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4 Trends In Website Development for 2018

matt-willson
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We asked our developers for their thoughts on what clients, designers and developers are looking for in websites in 2018.  Here are the top 4 requests:

1. CSS Transitions

From subtle animations that fade in parts of the webpage as you scroll, to eye-catching graph effects, these days both client and designers alike expect to see animation on a website, rather than just a “flat” page.

Using pre-built, CSS3- and javascript-based libraries (such as Animate.css or Animate It) it’s quick and easy to implement – in fact often, to challenge is to stop the designer (or client) getting carried away.

2.Scalable Vector Graphics (SVGs)

SVGs are now commonly used, especially for logos on websites, because unlike fixed PNGs or JPGs you don’t have to get the logo created at just the right size to look pin-sharp across all devices. The SVG scales, so that whether it’s a high-quality Apple retina screen or low quality monitor, the graphic will look its best.

They colour of SVGs can also be changed via CSS – so if you want a white-out version of the logo in certain circumstances, it can be achieved quickly and without the extra server overhead of loading in a new file.

3. Faster websites – caching, Cloudflare and Ajax-loading

Google has long banged the drum about data proving what users want, more than anything, is a fast website. Clients also find that slow websites are hard to content-manage (who wants to spend hours writing a simple blog post?). Worse, a website can easily crash and be unavailable due to the site being too complicated for the server it’s hosted on.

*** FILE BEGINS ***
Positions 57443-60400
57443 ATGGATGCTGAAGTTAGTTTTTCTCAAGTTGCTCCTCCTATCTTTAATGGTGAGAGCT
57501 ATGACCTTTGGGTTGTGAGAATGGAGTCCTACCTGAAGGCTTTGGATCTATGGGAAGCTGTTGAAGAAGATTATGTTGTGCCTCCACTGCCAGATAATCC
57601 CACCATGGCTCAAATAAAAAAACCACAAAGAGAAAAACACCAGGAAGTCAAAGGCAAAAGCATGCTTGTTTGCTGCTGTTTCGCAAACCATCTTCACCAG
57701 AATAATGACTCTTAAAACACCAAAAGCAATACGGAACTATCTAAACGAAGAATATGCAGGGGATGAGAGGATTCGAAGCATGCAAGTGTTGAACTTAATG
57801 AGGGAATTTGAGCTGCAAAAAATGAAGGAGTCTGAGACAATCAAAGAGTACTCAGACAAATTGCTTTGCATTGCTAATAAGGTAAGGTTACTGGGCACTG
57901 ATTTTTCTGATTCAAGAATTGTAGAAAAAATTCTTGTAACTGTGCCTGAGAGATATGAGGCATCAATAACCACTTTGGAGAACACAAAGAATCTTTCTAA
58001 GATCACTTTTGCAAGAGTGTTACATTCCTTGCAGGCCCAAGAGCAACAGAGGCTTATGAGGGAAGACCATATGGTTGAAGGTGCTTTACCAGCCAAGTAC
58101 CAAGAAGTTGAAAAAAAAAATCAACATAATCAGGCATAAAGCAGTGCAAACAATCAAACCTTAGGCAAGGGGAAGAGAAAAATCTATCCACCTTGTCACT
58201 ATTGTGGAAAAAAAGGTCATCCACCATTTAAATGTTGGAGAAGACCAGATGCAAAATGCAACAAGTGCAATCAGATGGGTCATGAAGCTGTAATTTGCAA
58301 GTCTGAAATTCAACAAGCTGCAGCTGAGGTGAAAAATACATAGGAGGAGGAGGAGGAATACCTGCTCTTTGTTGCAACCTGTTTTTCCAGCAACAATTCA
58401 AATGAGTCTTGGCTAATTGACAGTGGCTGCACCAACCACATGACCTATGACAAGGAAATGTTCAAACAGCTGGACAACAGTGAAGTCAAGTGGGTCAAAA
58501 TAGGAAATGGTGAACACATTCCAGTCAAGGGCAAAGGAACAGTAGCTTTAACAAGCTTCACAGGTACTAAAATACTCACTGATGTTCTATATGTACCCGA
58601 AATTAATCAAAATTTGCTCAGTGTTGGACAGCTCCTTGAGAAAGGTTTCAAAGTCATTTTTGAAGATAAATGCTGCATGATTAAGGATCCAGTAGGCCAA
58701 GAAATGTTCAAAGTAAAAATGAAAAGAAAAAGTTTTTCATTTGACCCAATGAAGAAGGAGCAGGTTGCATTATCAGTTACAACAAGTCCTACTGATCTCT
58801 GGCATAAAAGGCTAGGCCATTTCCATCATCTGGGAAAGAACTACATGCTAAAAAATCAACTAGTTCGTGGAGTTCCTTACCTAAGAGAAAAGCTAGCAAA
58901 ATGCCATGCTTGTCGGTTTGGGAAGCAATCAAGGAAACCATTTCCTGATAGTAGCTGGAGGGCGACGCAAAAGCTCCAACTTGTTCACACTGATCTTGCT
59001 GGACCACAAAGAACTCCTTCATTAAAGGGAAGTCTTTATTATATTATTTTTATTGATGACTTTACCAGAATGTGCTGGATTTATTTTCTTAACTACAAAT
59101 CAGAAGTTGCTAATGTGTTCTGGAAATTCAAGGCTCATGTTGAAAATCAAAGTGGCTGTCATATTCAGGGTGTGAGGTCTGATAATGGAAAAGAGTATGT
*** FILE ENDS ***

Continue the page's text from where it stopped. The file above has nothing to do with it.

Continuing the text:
To speed a site up and reduce the likelihood of it crashing, caching is now standard practice. The quickest route for WordPress sites is to use a plugin such as WP Super Cache or W3TC. Alternatively, your host can help by installing Varnish Cache.

Another option – especially for sites with global audiences – is to use a Content Delivery Network (CDN) such as Cloudflare. It helps by hosting copies of files in different locations on the CDN’s own network of servers and using the closest of these to the user, to deliver the content. Essentially you’re “spreading the load”, meaning less demand on your own hosting server.

If a site is still struggling, you can reduce the number of queries a page makes to the database by using Ajax (short for “Asynchronous JavaScript + XML”). Helpful when you have a long page with lots of links – eg a News page – you use Ajax to load in content only when the customer scrolls down the page. Again you’re spreading the load, instead of making the website do everything immediately.

4. Sending website-generated email via a third party

Websites send email for a variety of reasons – form entries to the website owner, order confirmations to a buyer, reminder emails about subscriptions and many more. However the major mail services like Google and Microsoft often don’t trust website servers as mail senders (most email spam is generated by hacked servers), and so website-generated email often goes into spam, or worse is rejected by your email provider completely.

Using a third-party mail service such as Mailgun helps avoid these issues – as part of the setup, you make changes to your domain name settings that help email providers trust the sender, and emails are much more likely to arrive in inboxes.

Summary

So there you have it – four ways of making websites look better, load faster and communicate with users more effectively. All good reasons to spend a little extra time on a website.